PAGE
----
Nonetheless, Addison works hard to ensure that women are nurtured as leaders in the legal profession. She helped found the Center for Women in Law at the University of Texas, a center that encourages leadership and gives a scholarship that benefits female attorneys. Addison is also a mentor for a program sponsored by Fortune magazine and the U.S. State Department pairing young businesswomen from developing nations with female leaders from the Fortune Most Powerful Women Summit in the American business world. Last year, Addison was awarded the prestigious Margaret Brent Women Lawyers of Achievement Award, an ABA honor named for the country’s first female lawyer. Past winners have included U.S. Supreme Court justices Sandra Day O’Connor and Ruth Bader Ginsburg.

Though she’s known among the legal community as an impeccably dressed fashionista, she doesn’t wear a lot of jewelry during trial—even lucky charms. But she’s not without a trial attorney’s superstitions. “I consider certain pairs of shoes ‘lucky,’” she says.

Last year, she was named partner-in-charge of Fulbright & Jaworski’s New York office, but she’s keeping her Texas office, too.

So how does she find time for all she does? “I don’t sleep much,” she says.

She’s a strong believer in the importance of family, and has worked hard to foster Fulbright’s support of a healthy balance of career and family goals for its attorneys. When Sept. 11 found her stranded in Austin, her daughter on a school retreat, and her husband at home in Houston, she says, “The distress of being separated really reinforced how important family is for me.”

Addison says her family has also changed her relationship with the Jewish religion. Like many children of Holocaust survivors, Addison grew up without much connection to Judaism as a religion. “It affected me in secular ways,” she explains. “I consider how I go about the world as stemming from a Jewish background. I’m truthful and direct, and I try very hard to do the right thing.” She emphasizes that while she might try very hard to get a fair advantage, “I would never, ever try to get an unfair advantage, either personally or professionally.”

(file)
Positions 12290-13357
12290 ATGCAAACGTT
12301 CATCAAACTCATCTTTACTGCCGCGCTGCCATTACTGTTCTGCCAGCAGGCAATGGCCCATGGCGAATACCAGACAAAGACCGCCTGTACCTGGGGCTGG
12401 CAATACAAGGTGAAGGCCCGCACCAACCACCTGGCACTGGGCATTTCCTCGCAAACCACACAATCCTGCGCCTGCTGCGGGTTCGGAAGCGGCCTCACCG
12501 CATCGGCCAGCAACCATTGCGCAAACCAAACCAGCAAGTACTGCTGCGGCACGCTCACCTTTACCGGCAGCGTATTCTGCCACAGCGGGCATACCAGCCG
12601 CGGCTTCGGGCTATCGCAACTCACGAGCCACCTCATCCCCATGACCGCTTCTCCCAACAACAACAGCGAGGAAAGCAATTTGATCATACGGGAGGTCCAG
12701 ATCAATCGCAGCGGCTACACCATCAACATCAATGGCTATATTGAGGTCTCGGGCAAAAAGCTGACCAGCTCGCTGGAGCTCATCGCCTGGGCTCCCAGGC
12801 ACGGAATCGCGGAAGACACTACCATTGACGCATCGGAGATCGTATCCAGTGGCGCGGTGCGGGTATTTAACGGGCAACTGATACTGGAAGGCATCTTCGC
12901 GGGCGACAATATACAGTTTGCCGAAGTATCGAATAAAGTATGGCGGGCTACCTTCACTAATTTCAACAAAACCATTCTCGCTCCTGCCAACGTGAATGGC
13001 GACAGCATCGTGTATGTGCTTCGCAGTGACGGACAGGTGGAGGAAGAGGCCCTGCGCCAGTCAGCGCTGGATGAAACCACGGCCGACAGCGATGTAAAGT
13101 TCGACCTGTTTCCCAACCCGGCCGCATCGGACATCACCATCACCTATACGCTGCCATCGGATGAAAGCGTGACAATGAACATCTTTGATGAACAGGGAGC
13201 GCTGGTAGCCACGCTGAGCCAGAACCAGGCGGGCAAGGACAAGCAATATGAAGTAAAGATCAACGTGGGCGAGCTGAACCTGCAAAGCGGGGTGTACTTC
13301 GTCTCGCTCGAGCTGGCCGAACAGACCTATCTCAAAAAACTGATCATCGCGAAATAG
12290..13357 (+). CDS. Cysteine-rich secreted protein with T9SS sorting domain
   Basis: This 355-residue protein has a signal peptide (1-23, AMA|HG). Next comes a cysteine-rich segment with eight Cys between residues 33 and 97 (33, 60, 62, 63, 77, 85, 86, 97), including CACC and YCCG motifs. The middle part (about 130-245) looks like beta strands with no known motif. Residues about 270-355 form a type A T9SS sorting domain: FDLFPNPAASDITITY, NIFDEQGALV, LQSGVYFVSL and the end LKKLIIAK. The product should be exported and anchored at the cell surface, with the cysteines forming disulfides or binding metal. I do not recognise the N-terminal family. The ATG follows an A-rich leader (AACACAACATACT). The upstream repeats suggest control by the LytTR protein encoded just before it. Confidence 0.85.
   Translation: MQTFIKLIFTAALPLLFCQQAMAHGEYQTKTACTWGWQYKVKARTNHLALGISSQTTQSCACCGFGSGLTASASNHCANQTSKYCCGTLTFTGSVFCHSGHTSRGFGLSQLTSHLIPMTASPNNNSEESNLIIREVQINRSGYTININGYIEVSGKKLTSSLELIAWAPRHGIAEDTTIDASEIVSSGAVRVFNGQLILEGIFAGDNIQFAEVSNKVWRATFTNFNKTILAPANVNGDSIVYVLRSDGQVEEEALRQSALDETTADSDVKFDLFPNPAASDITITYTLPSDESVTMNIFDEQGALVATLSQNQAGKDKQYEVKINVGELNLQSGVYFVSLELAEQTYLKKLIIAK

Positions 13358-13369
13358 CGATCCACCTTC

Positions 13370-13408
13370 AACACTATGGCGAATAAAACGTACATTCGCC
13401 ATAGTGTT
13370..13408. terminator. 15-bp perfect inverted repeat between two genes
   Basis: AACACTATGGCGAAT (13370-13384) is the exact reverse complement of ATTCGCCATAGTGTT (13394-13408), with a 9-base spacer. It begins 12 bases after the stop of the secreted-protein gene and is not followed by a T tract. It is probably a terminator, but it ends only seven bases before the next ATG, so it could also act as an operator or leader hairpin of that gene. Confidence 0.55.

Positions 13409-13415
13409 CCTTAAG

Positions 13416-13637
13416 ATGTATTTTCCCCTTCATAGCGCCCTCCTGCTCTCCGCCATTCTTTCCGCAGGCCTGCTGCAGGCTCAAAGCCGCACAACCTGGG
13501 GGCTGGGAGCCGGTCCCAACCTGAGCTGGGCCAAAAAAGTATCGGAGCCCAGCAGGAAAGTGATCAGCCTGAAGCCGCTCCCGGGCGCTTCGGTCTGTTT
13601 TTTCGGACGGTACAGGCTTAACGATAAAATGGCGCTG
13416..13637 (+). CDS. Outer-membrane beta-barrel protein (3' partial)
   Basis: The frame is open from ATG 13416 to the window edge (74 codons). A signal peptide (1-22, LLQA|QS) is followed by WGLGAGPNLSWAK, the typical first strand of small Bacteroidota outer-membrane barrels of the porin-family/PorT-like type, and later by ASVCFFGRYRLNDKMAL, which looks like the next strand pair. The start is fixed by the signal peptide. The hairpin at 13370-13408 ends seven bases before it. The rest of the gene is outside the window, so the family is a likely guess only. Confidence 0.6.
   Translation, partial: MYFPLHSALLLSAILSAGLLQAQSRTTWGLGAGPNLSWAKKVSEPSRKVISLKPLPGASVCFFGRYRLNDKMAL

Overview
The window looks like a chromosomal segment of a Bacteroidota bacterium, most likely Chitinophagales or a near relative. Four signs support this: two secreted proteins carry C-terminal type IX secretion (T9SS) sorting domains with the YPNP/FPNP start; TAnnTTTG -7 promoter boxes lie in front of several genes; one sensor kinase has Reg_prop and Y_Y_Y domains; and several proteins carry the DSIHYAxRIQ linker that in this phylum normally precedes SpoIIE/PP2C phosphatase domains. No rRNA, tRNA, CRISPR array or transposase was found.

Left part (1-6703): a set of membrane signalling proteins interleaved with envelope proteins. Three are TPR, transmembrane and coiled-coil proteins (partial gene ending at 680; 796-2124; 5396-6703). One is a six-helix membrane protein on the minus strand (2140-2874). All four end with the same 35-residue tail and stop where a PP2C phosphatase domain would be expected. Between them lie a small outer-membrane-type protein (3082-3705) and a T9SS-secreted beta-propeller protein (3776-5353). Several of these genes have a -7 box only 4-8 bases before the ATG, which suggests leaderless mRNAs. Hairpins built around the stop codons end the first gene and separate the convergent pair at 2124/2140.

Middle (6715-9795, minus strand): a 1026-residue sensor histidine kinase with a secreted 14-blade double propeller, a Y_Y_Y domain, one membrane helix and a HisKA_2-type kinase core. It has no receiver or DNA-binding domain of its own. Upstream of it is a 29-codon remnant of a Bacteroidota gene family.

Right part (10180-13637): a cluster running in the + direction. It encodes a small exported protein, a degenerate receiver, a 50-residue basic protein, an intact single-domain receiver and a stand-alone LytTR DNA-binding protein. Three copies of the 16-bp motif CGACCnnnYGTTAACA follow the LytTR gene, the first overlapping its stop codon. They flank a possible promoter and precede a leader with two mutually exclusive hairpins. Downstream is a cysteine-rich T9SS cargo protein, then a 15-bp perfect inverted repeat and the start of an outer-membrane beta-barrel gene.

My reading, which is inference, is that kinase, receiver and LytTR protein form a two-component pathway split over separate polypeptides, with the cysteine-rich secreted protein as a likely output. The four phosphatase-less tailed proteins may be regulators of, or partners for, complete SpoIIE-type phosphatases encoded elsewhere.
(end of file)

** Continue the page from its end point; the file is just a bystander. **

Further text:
Addison married her law school sweetheart, Max Addison, who comes from a long line of Methodist ministers. “I just assumed our daughter would take the more conventional route and identify as Christian.” But Addison’s daughter, now 20, decided at 8 to have a bat mitzvah. In an unusual, yet somehow very American twist, Addison’s husband wound up being very involved in his daughter’s Jewish spiritual development. He took her to Hebrew school and helped her with her bat mitzvah lessons. “He considers it the most important spiritual event of his life,” Addison says.

Both of her parents have passed away—her mother over a decade ago, and her father almost two years ago, not long after his 99th birthday—but Addison feels extremely fortunate that her father emerged from the Holocaust a positive person. “He focused on the good things that happened to him during that time—the extraordinary kindness of the people who hid him, and the many others who helped him along the way,” she says. It’s a rare attitude in those who survived, a fact that was confirmed for her when documentarians from Steven Spielberg’s Shoah Foundation came to interview her father.

Her father’s positivity and resilience continues to give Addison perspective even in the most adversarial situations. It also gives her motivation to push harder.

“Because of my parents’ experience, I’ve always had an intuitive sense of the ability in people to survive insurmountable odds and accomplish great things,” she says.